Micron Technology reported strong second fiscal quarter earnings with $4.8 billion in revenues, but COVID-19 has still left its mark.
The memory and storage producer has more than 37,000 employees in 18 countries with two having tested positive for the virus, CEO Sanjay Mehrotra said in a conference call on Wednesday from the safety of his home.
“At the two sites where we have confirmed cases, we have used contact tracing to quarantine individuals who were in close contact with either infected team member,” he said, according to a transcript from The Motley Fool. “We also have implemented more restrictive controls of on-site access, social distancing and service protocols.”
Nonetheless, he said the virus has not impacted Micron manufacturing operations “thus far.”
The virus has, however, had an impact on China’s economic growth with a sharp decline of smartphone and auto sales, he noted. Weaker sales of consumer electronics and factory shutdowns in China posed “headwinds” for Micron, he noted.
The company’s second fiscal quarter ended Feb. 27 with its $4.8 billion in revenue at the high end of analyst projections. That compares to $5.84 billion for the same period in 2019. Net income was $517 million. Investors were apparently encouraged by the report, with the stock surging more than 5% on Thursday, ending the day at $44.79.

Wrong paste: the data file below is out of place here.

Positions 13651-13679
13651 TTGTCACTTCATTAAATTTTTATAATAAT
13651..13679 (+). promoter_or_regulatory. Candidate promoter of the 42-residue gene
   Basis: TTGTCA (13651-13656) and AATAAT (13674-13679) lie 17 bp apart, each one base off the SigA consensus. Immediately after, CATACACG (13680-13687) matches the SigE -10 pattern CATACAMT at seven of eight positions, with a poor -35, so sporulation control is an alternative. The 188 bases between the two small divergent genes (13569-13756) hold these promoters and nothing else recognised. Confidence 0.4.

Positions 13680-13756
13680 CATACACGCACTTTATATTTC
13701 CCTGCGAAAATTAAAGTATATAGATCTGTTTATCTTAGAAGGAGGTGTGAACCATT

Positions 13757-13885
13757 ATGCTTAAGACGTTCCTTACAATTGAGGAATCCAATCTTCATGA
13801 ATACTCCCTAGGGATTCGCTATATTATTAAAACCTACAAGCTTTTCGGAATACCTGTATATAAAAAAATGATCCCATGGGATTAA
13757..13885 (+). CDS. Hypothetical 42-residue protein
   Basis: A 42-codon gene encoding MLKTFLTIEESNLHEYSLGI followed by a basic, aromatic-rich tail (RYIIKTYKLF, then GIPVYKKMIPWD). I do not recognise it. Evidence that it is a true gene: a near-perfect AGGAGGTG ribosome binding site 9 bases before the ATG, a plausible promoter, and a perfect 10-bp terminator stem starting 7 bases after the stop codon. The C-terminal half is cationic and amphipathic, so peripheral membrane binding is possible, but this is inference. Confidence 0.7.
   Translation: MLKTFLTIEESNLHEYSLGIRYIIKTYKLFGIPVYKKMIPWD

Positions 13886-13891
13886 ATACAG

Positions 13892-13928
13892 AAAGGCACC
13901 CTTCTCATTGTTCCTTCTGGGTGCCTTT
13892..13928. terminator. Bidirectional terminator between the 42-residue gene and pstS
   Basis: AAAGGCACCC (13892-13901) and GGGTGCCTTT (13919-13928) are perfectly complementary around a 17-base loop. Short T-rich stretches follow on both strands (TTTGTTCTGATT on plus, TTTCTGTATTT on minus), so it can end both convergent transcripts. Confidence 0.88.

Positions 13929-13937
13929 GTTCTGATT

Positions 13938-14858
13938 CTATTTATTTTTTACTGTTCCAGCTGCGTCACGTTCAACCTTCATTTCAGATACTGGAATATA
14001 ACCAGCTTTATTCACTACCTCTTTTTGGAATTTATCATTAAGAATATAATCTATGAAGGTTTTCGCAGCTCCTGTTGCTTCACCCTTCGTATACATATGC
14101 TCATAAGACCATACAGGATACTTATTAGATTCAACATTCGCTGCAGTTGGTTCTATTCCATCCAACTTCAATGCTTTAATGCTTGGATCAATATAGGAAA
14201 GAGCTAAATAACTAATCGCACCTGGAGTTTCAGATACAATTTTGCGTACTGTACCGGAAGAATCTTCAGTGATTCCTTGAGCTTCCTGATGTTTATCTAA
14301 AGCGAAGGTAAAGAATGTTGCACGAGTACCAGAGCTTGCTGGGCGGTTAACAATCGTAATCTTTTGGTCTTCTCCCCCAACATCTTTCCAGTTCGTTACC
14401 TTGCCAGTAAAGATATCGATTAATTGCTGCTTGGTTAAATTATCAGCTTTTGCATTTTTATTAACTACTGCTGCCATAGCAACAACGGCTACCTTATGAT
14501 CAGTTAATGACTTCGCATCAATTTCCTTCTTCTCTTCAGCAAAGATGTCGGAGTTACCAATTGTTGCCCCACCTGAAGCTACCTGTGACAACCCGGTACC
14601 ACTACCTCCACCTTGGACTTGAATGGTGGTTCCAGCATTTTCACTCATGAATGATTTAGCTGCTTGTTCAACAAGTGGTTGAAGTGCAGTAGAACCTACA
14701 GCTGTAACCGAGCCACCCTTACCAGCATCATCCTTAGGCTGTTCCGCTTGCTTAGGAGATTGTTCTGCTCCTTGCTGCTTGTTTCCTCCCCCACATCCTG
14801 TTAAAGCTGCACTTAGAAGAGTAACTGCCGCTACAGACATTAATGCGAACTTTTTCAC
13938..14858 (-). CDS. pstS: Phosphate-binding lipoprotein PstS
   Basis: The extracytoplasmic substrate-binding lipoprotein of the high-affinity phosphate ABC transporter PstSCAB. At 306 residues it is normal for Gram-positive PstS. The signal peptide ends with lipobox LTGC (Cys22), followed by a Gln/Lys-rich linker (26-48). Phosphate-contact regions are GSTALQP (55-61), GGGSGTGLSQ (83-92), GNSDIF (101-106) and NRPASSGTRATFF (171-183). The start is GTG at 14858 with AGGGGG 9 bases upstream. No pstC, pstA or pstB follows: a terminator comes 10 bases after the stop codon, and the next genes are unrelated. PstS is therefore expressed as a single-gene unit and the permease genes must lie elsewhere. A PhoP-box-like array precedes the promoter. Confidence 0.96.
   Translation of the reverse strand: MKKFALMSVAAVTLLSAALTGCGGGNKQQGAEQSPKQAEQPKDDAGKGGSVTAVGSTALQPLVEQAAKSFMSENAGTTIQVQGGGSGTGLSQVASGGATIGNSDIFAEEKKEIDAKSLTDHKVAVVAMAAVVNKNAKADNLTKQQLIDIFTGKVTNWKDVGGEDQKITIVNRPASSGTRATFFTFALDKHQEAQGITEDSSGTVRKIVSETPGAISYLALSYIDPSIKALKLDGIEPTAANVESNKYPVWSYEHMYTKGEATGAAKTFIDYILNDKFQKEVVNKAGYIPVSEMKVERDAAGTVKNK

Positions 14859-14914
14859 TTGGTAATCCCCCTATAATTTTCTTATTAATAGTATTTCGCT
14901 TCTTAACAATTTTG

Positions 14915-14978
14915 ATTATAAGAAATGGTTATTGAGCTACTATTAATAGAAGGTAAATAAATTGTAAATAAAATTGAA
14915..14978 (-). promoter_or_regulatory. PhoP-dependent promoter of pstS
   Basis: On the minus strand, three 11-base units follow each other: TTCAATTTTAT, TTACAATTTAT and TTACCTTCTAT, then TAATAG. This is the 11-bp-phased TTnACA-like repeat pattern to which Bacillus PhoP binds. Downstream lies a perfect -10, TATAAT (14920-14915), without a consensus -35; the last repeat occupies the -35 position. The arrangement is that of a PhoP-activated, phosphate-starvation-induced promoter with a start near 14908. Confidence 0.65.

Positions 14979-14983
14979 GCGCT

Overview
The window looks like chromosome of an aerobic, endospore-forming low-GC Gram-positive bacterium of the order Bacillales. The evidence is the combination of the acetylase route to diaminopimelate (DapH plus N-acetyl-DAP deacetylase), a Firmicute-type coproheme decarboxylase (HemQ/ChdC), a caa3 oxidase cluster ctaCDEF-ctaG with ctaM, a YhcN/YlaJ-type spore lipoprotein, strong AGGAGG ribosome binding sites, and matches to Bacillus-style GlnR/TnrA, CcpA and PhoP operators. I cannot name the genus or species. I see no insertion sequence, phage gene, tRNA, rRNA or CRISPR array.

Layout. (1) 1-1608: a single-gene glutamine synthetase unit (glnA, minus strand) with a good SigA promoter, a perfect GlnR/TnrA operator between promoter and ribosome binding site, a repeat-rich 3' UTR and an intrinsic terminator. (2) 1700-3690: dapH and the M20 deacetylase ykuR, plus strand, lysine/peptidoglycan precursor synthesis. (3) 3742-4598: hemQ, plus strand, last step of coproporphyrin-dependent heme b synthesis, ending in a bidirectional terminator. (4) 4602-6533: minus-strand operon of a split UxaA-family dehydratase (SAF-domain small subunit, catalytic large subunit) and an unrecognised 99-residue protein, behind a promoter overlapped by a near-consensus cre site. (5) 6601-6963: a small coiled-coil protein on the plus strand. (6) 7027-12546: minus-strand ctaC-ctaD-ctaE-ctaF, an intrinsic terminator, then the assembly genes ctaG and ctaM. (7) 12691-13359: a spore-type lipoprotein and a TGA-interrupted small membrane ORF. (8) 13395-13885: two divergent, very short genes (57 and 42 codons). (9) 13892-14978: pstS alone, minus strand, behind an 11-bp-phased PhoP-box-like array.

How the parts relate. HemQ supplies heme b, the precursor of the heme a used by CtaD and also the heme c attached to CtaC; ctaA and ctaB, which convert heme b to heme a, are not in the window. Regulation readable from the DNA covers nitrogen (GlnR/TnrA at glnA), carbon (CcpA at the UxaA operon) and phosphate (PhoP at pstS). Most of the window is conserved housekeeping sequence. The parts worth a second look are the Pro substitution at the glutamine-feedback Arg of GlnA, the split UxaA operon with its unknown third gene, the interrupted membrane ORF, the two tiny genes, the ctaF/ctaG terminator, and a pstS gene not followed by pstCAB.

Micron expects data center demand in all regions to be strong in its third quarter, along with a recent increase in demand for notebook computers used in commercial and education segments to support work-from-home and virtual learning, Mehrotra added. In fact, he reported that Micron quickly purchased 5,000 notebook computers to allow its workers to work from home.
Micron’s view on strong data center demand for its products could be a silver lining in the COVID-19 crisis. “The COVID-19 epidemic has unexpectedly breathed life into the server market, as most normal activities have been replaced by a virtual ecosystem,” wrote Robert Castellano, a market analyst who writes the Semiconductor Deep Dive.
“Nevertheless, as the world deals with the outbreak of COVID-19, we expect that overall demand for smartphones, consumer electronics and automobiles will be below our prior expectations for the second half of our fiscal 2020,” Micron's Mehrotra said. “Once the U.S. and other major economics have demonstrated containment of the virus’ spread, we expect a rebound in economic activity.”
He said the COVID-19 situation is “rapidly evolving, and disruptions could be much larger than we can see today.” Nonetheless, he laid out a vision of the semiconductor industry able to resume long-term growth with annual growth in DRAM demand to be in the mid-to-high teens and NAND in the 30% range. “For both DRAM and NAND, we expect our multiyear supply growth CAGR to be in line with the industry’s demand growth CAGR,” he said.
On Thursday, Analog Devices reported it is withdrawing its outlook for the fiscal quarter ending May 2, citing supply chain disruption and uncertainty around future demand.